5 Magnitude is calculated by use of the Pythagorean relation and angle is calculated using the inverse tangent relation. Note that angle is referenced to the positive real axis, and negative angles rotate in the clockwise direction. = + X " = tan! X The impedance vector allows for calculation of associated voltage and current quantities, as shown above. urrent through the circuit corresponds to current through the resistor, which is the same current that flows through the capacitor because it is a series circuit. Note that this is consistent with the fact that capacitor current changes instantaneously. The left diagram (large angle) corresponds to a circuit that is dominated by capacitive reactance, in which the current is nearly 90 degrees ahead of the voltage. The right diagram (small angle) corresponds to a circuit that is dominated by resistance, in which the current is nearly in phase with the voltage. The middle diagram corresponds to equality between capacitive reactance and resistance, in which the current lead is midway between the 90 and zero degree limits.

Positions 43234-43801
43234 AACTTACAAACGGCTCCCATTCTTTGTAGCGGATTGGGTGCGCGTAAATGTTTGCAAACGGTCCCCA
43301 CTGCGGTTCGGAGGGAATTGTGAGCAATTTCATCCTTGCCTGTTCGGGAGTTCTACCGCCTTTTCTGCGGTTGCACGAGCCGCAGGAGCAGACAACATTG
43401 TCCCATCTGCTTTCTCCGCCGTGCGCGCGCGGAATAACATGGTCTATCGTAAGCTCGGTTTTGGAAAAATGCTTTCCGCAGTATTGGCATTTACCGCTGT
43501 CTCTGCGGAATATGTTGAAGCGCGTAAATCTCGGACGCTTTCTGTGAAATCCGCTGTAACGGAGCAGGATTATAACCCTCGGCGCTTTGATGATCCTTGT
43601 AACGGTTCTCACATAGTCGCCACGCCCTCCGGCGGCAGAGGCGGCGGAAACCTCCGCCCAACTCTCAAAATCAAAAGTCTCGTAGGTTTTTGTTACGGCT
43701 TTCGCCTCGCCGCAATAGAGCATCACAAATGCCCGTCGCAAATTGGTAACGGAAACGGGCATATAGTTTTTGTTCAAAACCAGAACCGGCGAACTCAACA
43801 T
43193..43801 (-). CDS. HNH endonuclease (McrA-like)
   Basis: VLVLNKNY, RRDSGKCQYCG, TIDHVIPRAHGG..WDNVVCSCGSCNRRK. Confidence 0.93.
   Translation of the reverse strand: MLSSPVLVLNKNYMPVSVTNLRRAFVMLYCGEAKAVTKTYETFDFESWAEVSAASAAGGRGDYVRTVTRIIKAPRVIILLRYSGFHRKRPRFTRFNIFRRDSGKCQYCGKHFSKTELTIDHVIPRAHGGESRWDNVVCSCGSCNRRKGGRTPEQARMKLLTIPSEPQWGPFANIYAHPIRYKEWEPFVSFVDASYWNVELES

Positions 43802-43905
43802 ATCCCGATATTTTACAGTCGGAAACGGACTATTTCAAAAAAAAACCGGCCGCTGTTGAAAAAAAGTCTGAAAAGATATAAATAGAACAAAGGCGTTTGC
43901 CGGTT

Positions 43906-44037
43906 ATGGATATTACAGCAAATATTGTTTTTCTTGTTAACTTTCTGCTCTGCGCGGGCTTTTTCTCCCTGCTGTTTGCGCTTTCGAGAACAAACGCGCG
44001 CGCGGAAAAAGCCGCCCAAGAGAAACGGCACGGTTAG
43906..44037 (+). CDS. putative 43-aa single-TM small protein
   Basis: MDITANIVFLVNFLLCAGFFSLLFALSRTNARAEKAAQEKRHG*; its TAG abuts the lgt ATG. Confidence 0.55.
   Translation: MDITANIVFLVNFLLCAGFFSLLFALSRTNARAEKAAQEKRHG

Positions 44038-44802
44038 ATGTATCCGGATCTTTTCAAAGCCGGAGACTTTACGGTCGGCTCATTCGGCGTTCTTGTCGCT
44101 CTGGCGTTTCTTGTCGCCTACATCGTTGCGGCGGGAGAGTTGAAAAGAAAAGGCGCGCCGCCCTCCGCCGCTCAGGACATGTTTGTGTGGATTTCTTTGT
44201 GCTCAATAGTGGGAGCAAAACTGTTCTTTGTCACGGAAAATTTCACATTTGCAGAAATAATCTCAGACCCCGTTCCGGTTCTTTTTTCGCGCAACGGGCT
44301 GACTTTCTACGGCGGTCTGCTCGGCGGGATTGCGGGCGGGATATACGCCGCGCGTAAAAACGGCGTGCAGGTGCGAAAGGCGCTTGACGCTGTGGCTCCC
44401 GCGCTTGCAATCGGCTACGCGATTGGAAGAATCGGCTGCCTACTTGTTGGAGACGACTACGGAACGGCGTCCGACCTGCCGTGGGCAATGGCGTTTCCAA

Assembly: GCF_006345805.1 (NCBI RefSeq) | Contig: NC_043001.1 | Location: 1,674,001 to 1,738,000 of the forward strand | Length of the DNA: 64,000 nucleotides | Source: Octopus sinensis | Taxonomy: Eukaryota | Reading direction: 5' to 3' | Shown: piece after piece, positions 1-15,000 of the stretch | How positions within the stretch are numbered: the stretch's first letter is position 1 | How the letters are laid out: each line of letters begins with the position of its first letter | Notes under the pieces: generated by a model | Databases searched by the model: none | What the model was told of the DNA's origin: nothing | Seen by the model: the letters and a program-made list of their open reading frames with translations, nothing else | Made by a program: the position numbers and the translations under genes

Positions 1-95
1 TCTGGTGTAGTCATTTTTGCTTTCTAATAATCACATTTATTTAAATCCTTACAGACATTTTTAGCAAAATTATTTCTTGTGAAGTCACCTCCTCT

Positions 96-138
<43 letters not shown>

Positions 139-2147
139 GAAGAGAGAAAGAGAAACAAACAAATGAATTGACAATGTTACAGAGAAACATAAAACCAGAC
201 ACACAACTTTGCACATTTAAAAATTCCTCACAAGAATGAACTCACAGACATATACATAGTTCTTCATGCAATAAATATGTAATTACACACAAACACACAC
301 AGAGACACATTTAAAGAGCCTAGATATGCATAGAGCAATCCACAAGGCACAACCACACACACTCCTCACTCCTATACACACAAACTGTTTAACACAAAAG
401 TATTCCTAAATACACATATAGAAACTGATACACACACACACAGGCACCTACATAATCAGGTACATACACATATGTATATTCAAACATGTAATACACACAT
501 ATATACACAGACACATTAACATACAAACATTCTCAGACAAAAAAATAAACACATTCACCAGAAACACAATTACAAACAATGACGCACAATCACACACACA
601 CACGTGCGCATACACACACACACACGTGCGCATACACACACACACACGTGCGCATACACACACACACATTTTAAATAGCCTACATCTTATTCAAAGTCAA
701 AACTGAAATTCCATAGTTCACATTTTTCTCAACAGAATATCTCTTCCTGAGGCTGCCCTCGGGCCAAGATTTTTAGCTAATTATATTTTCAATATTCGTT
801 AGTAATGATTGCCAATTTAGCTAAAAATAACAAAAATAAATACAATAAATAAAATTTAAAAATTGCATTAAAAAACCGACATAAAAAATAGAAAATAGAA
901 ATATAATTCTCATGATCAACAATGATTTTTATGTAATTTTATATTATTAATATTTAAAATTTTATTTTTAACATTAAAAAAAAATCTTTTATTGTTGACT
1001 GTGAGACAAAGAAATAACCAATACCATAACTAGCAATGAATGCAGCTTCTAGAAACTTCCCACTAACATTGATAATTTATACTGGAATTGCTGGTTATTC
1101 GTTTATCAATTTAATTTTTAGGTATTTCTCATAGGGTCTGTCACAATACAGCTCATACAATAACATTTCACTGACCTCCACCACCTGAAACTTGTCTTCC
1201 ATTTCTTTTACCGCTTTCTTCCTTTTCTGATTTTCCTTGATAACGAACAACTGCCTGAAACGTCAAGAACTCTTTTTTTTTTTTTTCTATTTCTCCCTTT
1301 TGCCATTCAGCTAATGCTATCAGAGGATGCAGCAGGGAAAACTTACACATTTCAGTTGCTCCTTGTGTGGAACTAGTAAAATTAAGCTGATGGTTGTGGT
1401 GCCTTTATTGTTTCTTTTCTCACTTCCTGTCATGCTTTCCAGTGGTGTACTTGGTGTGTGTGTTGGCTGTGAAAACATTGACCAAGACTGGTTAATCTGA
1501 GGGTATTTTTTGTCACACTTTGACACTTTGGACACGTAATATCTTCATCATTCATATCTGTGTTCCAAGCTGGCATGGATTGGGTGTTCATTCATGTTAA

6 apacitive eactance One way of arriving at capacitive reactance is to examine the current through a capacitor in relation to the voltage across it. In doing so; however, we first discover a phase difference between the applied voltage and resulting current. This phase difference is graphed below. Note that current leads voltage (by 90 degrees). Voltage Source urrent Lead For the voltage source: And for the capacitor: V(t) = V 0 sin"t I(t) = dv dt = (V 0 ")cos"t = I 0 cos"t Where: I 0 = V0! Thus, a sinewave voltage across a capacitor results in cosine current through the device. Note that both signals have the same frequency (!). Now for a sinewave and cosine wave of the same frequency, the cosine is essentially a sinewave that is advanced in phase by 90 degrees. This is based on the general relation:! cos" t = sin( " t + ) In summary, it is characteristic for capacitors that current leads voltage by a 90-degree phase-shift, or alternatively, that voltage lags current by 90-degrees. But knowing the phase is not enough; we want to know the capacitive reactance. We are now in position to do so by way of the sinusoidal voltage and current equations above. The procedure is simple in that only the amplitude coefficients V 0 and I 0 are used. By finding the ratio between them, we arrive at the mathematical relation for capacitive reactance. X = V 0 I 0 = V 0 V 0 " = "